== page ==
A common expression in comics is to have lidded eyes, and a pout. While promoting a sensuous character, the side effect is lessening personality. Place personality and uniqueness first. Consider what your character is thinking about when drawing them in a scene, or in a single image.

2 – Commonly, breasts are drawn to outline and accent their shape, and as fully separated circles. What’s realistic for a hero is major support.

Athletes wear sports bras and apparel designed for support. These often have a specific look. Consider that many super hero profiles list characters as having olympic level fitness. It follows they would dress to match their athletic ability.

3 – Give her muscles! If a Superhero you’re creating or drawing from has super strength, or strength best fits her hero persona, you can depict that in her arms.

Arm length and size differs widely, but heroes who can lift a Renault Van, if they are male, have bicep and tricep measurements of around 19 to 22 cm. Powerlifters who are women are more than capable of matching that arm and strength capacity. It all depends how a person trains, moves, and interacts with their environment, or how their abilities have impacted their lives.

4 – Hands are set in a way to promote strength

Hands set in a softer way can reduce the sense of strenght about a character. Set hands in a way to promote strength and accentuate power.

5 – The “arch and twist” accentuates a “boob and butt perk”. Stick to what can realistically be done, using arches without the sexualised intent

The muscular-skeletal system is flexible, especially when trained to be. Consider a circus performer who practices stretches daily. It’s not realistic to flex the spine in such a wound up twist.

6 – Poses overall should be more functional versus simply being for sex appeal

Fairly straightforward, but a functional superhero pose is a different stance and attitude to posing.

7 – On heels. Modern heels amplify stance, but are not too realistic

There is a scene in the Young Justice animated series where Zatanna transforms her heels into comfortable flats. She couldn’t run across a rooftop in heels.

Consider what your character would choose as footwear. Consider low heels, or no heels.

To wrap up, the intent here is to help those who want to promote change in their work, and not to shame those who choose otherwise in their artwork. And for more about De Liz you can read her website . If you liked this post, or you are an artist who can give some more insight, why not leave a comment below?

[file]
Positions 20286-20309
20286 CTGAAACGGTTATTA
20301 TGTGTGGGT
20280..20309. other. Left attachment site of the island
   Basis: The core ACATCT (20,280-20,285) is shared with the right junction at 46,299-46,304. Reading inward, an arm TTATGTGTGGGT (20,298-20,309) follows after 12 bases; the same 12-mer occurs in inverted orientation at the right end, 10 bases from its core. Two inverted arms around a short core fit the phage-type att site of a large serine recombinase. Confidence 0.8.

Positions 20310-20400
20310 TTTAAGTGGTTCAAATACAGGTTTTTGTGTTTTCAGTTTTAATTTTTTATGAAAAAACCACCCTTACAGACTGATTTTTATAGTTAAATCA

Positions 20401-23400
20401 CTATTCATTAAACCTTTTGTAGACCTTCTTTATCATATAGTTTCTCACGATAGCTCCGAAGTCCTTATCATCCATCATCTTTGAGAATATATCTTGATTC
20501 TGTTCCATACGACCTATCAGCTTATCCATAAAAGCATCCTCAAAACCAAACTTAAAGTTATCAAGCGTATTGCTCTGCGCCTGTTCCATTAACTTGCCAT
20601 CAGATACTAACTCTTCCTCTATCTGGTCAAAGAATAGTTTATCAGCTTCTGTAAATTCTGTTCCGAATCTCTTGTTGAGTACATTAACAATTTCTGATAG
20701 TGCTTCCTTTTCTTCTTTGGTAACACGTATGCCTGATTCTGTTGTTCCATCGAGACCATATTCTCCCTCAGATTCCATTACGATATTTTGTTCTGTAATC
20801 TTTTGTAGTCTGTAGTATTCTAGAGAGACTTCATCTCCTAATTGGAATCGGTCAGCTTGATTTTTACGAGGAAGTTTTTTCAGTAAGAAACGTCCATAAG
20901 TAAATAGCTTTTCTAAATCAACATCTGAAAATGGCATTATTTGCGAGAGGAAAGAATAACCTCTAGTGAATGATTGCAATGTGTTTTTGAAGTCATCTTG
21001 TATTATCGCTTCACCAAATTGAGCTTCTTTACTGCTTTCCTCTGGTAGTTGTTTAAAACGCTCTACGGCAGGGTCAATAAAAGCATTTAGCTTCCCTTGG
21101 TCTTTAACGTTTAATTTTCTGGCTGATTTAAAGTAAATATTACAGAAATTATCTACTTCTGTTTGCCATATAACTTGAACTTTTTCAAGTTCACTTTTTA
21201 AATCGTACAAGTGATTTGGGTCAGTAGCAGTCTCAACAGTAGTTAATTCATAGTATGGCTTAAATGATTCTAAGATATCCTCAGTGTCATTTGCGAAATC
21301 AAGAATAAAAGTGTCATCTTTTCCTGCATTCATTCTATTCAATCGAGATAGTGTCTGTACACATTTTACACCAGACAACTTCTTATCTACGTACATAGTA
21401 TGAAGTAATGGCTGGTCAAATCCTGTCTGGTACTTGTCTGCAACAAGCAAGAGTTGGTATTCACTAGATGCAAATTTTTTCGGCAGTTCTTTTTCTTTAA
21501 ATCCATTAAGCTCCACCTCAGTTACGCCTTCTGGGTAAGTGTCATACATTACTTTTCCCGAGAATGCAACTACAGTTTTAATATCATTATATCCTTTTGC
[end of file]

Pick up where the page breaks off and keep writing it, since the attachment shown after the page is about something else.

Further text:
Secret Six #4

Top five insights into Secret Six #4:

  • New diversity in its cast of characters – introducing Porcelain as a non-binary gendered character
  • Dark storytelling, but strong comedy from the Ventriloquist and a veteran, returning character – Ragdoll
  • The return of veteran Secret Six characters Ragdoll, Jeanette, and Scandal Savage
  • Artwork showing an excellent and carefully planned action scene
  • A theme of animal welfare – characters safeguard small animals from harm

Conflict in this issue falls between Mockingbird’s mercenaries, who are three familiar characters, and the Secret Six. Comic relief balances out the darker parts of the conflict

Reintroducing Ragdoll, Jeanette, and Scandal brings to light the role of a character already seen in past issues. A red haired woman, who helped capture Catman back in Secret Six #1, is seen to be working with
Mockingbird – the mastermind who is hunting the Secret Six. Mockingbird wants the Secret Six captured and punished for their past crimes. This mystery mastermind is ruthless, holding a hostage to force Scandal, to work for him.

That’s the key conflict in the story. Half of the original Secret Six combat with the new team. Veteran Secret Six fans will no doubt enjoy seeing Ragdoll’s unusual, comic relief dialogue return to the issue. Ventriloquist has provided excellent comic relief so far in Secret Six. Both Ventriloquist and Ragdoll making clever quips adds to the issues sense of comedy.

Porcelain shows trust in the team, revealing more of her personality. Big Shot is accepting, while Strix collects a Lawn Gnome

Porcelain shows more layers, as she shares her non-binary perspective with her new team. Porcelain identifies as a woman sometimes, and as a man sometimes. She expresses her identity through her
dress choices. Wearing masculine gendered clothing, she tells Catman, Big Shot, Strix, and the ventriloquist about her identity as a non-binary person. Initially, it seems Big Shot has an
issue with her gender fluidity. He gives her a masculine, grey hat to wear. He says: “a fella’s got to look sharp”, showing acceptance.

Strix deciding to adopt a lawn gnome she finds in the front yard, and sampling a cookie rather than joining Catman in a scuffle against Ragdoll also add some great humor to the comic that plays out expertly through the artwork

Several romantic connections build romance as a theme here, while several other characters protect small animals from harm, which adds an animal welfare theme

Romance is important in Secret Six #4. Big Shot is very careful about a vase that his wife made for him. He pauses his battle with Jeanette the banshee to carefully place the vase out of harms way. Jeanette says she thinks it is a romantic gesture. Scandal Savage is working for Mockingbird because the mastermind has captured her partner. While they are not named, she goes to great lengths to rescue them
from Mockingbird.

Care for small animals is also brought up twice. Jeanette and Scandal will not allow Ragdoll to hurt squirrels and other woodland creatures. Catman also claims that Scandal brought him a pet cat while he
was in captivity earlier in his career. He says that this gesture “saved everything”.

Secret Six #4 is published by DC comics July 15 2015. Writer – Gail Simone. Artists – Ken Lashley & Tom Derenick. Colours – Jason Wright. Letters – Travis Lanham. ($2.99 USD).